WE are constantly lectured in the West, particularly by our media class and the entertainment industry, about Western historical injustices towards other cultures and ethnic minorities.
The vast majority of us acknowledge that Western countries have done wrong in the past. However, many of us reject the idea that contemporary Westerners are in any way culpable for the sins of a small number of long-since-dead elites with whom we share an ethnicity or skin colour.
It is especially insulting in that the vast majority of our own ancestors lived in extreme hardship and with a denial of basic rights until well into the 20th century, as any scholar of British history can tell you.
The likes of the BBC and Channel 4 seldom focus on how the West has righted many wrongs and that on the whole our societies are tolerant and welcoming, even pathologically and suicidally hospitable when it comes to Islamic extremism – as anyone can see with what is happening in France.
However, despite all the positive changes we have made in terms of equality legislation and record numbers of ethnic minority MPs in the main political parties, the accusations persist that Britain is a deeply racist society.
Because genuine racism is nowhere near as prevalent as it once was, the accusers have shifted the goalposts to talk about spurious concepts like microaggressions and unconscious racism on a daily basis across the entire mainstream media and entertainment industry. Anyone who has the stomach for it can see this narrative being played out almost every night on the ‘news’ and in TV dramas and ‘comedy’ panel shows.
A large proportion of the output on mainstream British TV is tinged with the mantra of diversity, inclusion and equality across all areas of programming. It wouldn’t surprise me if halfway through a documentary about amoebae they’d manage to shoehorn in something about slavery, while emphasising the non-specific gender identities within the amoeba community.
If the media are so interested in inclusion and equal representation, let them include more programmes about the wrongs perpetrated by non-Western cultures, many of which continue into the present.
Let’s have some documentaries on the legacy of Islamic imperialism and the countless numbers put to the sword across the Levant, North Africa and India over centuries of Islamic conquest, and how the mindset that cultivated Islamic supremacy centuries ago is still with us today in all its ghastly manifestations.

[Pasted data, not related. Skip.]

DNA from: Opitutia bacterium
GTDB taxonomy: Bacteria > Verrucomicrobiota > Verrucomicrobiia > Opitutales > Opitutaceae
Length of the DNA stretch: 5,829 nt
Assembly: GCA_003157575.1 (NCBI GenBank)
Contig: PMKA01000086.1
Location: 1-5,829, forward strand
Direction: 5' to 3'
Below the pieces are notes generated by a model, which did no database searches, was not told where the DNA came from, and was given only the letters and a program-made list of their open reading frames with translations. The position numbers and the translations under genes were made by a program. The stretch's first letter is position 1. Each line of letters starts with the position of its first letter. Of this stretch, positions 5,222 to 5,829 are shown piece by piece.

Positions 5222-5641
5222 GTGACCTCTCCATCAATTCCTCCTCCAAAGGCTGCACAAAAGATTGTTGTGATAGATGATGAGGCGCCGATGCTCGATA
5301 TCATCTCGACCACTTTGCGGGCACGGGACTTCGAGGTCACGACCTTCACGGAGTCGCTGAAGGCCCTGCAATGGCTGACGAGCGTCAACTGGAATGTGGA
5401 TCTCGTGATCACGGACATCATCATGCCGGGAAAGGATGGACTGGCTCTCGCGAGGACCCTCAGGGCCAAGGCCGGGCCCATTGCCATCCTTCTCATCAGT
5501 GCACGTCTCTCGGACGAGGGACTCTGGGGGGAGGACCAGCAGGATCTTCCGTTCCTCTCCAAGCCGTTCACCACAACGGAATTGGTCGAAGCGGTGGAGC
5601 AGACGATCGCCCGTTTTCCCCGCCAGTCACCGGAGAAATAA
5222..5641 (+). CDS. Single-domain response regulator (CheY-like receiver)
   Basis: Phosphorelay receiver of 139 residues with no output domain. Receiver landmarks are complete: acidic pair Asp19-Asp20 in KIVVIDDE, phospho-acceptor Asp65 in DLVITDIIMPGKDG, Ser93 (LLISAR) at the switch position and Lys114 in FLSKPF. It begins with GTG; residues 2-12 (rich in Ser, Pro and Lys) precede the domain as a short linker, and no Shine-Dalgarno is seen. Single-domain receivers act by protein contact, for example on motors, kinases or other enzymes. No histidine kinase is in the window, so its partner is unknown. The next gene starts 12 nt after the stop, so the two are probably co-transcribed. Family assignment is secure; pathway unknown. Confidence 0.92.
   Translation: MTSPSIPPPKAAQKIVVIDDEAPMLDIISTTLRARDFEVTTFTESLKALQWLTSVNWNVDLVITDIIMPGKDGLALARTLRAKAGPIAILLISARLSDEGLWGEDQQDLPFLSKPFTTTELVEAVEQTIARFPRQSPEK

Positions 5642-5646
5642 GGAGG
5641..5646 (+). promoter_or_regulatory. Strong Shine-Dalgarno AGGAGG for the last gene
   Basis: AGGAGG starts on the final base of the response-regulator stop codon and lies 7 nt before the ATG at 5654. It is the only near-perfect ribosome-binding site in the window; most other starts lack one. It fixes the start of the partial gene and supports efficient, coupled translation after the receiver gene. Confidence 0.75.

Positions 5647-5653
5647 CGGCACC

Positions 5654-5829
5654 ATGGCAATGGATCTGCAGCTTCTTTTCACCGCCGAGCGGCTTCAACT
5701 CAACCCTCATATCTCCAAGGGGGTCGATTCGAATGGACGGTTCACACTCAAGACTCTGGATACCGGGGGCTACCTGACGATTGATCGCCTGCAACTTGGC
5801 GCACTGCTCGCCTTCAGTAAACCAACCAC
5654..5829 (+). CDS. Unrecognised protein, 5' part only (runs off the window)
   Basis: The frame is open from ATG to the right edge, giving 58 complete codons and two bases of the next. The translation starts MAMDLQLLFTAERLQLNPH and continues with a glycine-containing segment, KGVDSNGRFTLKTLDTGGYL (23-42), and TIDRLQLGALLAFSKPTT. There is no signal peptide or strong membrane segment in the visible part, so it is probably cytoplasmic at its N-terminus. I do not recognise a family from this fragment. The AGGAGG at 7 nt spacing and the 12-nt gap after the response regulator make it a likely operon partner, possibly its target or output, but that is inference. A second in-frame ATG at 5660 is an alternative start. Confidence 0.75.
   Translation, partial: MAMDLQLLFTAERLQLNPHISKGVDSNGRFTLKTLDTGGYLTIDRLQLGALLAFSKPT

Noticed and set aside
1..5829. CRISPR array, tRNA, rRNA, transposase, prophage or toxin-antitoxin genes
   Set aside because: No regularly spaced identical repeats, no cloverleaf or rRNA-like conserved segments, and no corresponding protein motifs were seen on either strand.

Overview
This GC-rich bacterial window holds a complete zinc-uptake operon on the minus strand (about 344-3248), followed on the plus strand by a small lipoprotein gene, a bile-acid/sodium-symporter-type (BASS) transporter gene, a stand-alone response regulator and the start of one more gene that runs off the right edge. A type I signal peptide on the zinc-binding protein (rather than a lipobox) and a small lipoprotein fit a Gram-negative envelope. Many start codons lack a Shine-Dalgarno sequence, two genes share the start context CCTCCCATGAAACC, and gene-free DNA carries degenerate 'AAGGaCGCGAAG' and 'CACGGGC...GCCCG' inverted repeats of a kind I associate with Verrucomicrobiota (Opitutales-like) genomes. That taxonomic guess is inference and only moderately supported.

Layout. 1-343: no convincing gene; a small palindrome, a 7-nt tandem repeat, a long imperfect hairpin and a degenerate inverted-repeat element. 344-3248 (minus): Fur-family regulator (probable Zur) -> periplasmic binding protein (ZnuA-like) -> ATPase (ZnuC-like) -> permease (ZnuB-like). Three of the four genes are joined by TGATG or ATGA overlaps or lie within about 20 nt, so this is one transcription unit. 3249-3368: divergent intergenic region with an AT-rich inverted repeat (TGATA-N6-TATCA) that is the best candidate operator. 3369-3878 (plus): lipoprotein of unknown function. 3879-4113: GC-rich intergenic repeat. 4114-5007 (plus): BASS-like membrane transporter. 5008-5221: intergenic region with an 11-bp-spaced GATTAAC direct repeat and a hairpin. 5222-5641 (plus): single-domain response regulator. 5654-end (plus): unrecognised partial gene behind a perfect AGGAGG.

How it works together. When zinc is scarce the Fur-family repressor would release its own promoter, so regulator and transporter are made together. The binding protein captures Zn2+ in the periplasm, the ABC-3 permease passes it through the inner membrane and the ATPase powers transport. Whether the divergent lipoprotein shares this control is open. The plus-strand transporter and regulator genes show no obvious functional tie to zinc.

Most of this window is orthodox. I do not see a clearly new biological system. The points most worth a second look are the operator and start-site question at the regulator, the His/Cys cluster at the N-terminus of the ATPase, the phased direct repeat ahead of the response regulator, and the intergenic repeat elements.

Since self-flagellation over historical slavery that no one alive today was involved in is so en vogue, it’s not very inclusive to leave Africans and Muslims out of the guilt-fest.
Perhaps we might see a BBC drama on how African tribes captured other Africans to sell to European slave traders, along with the continuing trade in black slaves between the Arab world and Africa into the 20th century, long after Britain and America outlawed the slave trade.
However the media and entertainment industries have little interest in real diversity and inclusion in that they excessively highlight Western wrongs with minimal focus on the sins of Africans or Muslims. When extremist Muslims murder us, the first thing the media do is promulgate the notion that they weren’t really Muslims, as if most of us can’t tell the difference between genuinely peaceful Muslims and violent jihadists and their sympathisers.
They are not interested in those ideals per se – that’s just the cover for a cultural Marxist, anti-Western and anti-white agenda. If you don’t believe me, just see how quickly those lofty ideals are jettisoned when black and ethnic minority conservatives and genuine liberals, or indeed any non-white freethinkers, disagree with the woke agenda.
Another example of the diversity and inclusion double standards is the recent casting of a black actress to play the wife of Henry VIII in an upcoming Channel 5 drama.The same people who will cheerlead for this choice would lose their minds if say, Hugh Grant was to play Louis Armstrong in a film of the great black musician’s life.
And they would be right. It’s the hypocrisy I can’t stand. You can be the greatest actor in the world, but unless you black or white up – and we know where that leads – a white person cannot give an accurate visual portrayal of a black person and vice-versa.
I’m currently looking forward to watching that biopic of soul music legend James Brown. The actor had better be black. If it’s a ginger-headed, freckly Glaswegian in the lead, I’m not watching it. The only kind of representation I’m interested in is an accurate representation of history. I’d feel the same way if Braveheart was full of Chinese actors playing Scots Gaels and William Wallace was a mixed-race Jamaican.